Balcombe defends bowlers as cunning plan reaps rewards

Action from the 2000 match between Hampshire and Kent - the last played at Burnaby Road

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David Balcombe insisted the swinging conditions made Hampshire’s bowling look worse than it actually was after Glamorgan fought back on day two of the County Championship division two clash.

The Hampshire seamer – who became the leading wicket-taker in the country with 31 victims after picking up four for 91 – was pleased with his team’s efforts on a green Ageas Bowl deck that was prepared to help the bowling attack.

Balcombe reckons the fact wicketkeeper Michael Bates was sent hurtling off in different directions at regular intervals was down to the conditions – not inaccuracy – as Glamorgan claimed a first-innings lead of 11 runs.

He said: ‘When the ball passed the batsman, they would go near him and then would just keep swinging.

‘I felt quite sorry for Batesy at times because it goes against him.

‘It looks a lot worse than it actually was because the balls were near the batsman.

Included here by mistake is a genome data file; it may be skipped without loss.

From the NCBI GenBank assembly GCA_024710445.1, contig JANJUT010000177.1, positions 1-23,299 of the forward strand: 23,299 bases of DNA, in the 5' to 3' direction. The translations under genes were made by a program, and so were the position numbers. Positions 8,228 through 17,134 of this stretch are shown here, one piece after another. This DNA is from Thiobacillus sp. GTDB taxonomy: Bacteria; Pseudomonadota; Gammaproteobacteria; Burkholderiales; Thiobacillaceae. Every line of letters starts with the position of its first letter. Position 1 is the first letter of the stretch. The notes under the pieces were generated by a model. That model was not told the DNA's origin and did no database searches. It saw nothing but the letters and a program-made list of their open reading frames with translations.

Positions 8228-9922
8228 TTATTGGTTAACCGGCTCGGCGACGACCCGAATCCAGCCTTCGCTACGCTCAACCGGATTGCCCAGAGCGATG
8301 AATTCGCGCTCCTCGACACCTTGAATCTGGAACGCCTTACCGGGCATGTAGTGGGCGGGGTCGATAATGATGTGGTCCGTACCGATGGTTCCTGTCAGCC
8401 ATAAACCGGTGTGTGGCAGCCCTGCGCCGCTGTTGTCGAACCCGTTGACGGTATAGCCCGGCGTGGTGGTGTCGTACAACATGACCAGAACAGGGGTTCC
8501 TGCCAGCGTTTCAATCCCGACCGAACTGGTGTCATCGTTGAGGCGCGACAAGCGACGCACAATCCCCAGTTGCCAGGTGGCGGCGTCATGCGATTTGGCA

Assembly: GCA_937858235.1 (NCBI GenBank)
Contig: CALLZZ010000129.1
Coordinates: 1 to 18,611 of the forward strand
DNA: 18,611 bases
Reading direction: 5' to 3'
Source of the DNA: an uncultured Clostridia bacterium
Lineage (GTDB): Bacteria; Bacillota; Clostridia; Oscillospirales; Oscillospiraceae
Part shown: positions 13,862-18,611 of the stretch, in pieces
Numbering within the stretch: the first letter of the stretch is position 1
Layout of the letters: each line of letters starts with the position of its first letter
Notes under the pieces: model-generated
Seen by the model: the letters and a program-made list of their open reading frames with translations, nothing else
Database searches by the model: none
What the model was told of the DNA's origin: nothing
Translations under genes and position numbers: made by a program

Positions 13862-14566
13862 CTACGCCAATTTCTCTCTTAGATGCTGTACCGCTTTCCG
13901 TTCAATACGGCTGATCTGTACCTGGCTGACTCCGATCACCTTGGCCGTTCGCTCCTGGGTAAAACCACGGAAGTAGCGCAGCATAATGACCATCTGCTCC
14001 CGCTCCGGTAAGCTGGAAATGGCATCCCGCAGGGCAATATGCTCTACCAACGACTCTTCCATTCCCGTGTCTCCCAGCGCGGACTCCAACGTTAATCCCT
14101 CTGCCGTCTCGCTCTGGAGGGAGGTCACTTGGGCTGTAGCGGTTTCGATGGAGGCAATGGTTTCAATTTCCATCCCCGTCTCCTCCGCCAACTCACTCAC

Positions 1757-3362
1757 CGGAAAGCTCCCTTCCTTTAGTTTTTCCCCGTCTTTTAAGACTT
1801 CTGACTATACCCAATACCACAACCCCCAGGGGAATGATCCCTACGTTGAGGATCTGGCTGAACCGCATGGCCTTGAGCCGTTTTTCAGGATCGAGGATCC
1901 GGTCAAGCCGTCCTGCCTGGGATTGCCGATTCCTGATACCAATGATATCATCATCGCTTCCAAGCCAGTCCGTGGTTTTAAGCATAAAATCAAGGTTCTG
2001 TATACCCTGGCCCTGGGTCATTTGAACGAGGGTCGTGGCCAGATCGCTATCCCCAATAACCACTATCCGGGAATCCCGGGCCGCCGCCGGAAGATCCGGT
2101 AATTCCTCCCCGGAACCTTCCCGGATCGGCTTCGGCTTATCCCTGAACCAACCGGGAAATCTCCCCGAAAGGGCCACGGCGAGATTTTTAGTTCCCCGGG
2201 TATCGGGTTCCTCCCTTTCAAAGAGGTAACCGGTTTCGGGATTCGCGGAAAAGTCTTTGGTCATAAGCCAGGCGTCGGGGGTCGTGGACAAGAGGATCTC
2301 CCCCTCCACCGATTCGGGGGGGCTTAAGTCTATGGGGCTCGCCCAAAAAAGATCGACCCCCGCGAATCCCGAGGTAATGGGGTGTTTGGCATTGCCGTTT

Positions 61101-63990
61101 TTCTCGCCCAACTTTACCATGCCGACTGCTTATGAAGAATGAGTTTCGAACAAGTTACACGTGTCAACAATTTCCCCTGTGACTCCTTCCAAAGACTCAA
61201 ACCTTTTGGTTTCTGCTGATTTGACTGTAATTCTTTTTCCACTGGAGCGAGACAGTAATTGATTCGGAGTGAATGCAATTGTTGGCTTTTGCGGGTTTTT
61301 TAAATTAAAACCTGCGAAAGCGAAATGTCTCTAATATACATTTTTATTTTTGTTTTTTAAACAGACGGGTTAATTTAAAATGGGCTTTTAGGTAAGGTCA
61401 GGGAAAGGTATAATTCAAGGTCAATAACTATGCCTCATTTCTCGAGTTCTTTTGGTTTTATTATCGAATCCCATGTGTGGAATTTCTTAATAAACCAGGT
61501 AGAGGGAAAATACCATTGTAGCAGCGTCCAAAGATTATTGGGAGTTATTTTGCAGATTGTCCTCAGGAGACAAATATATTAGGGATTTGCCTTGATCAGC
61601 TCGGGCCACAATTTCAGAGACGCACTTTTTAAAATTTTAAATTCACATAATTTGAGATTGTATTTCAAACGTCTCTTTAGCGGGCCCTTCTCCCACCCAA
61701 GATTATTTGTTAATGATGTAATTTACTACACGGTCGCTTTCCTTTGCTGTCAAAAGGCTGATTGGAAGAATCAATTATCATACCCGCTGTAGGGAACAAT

‘Then the crowd gets on your back a bit at times.

‘I was trying my best to get them on target but if they were going slightly down the leg side, they just kept going and going.

‘It was hot, I had a headache at times but we plugged away and eventually got our rewards.

‘It was probably about par in the end.

‘I was a bit surprised and disappointed they went past our first innings but they took a leaf out of our book and came out swinging, so the tail wagged.

‘I thought we bowled pretty well on a decent pitch.’

Balcombe, who has been working on swinging the ball both ways, enjoyed his battle with Marcus North – a batsman who briefly appeared for Hampshire in 2009.

The bowler said: ‘I’ve been doing a lot of stuff on swinging the ball.

‘I decided to hide the ball and North wasn’t picking me up at all. It was swinging massively back into him.

‘He didn’t know which way it was going and it’s always nice when a batsman shoulders arms and you see the off pole flying back!’

With Jimmy Anderson the undisputed king of swing in this country, Balcombe admits he uses the England man as inspiration.

Balcombe said: ‘I was watching Jimmy Anderson last week and I was thinking “how do you do that?”

‘He is just a master of it and I would like to be a quarter of the bowler he is.

‘There’s a bit of work to do before I get to that level but it’s really nice to be back in the wickets.

‘We have got to bat well to set the game up and put them under pressure in their final innings.

‘Then it will be up to us bowlers to win the game.’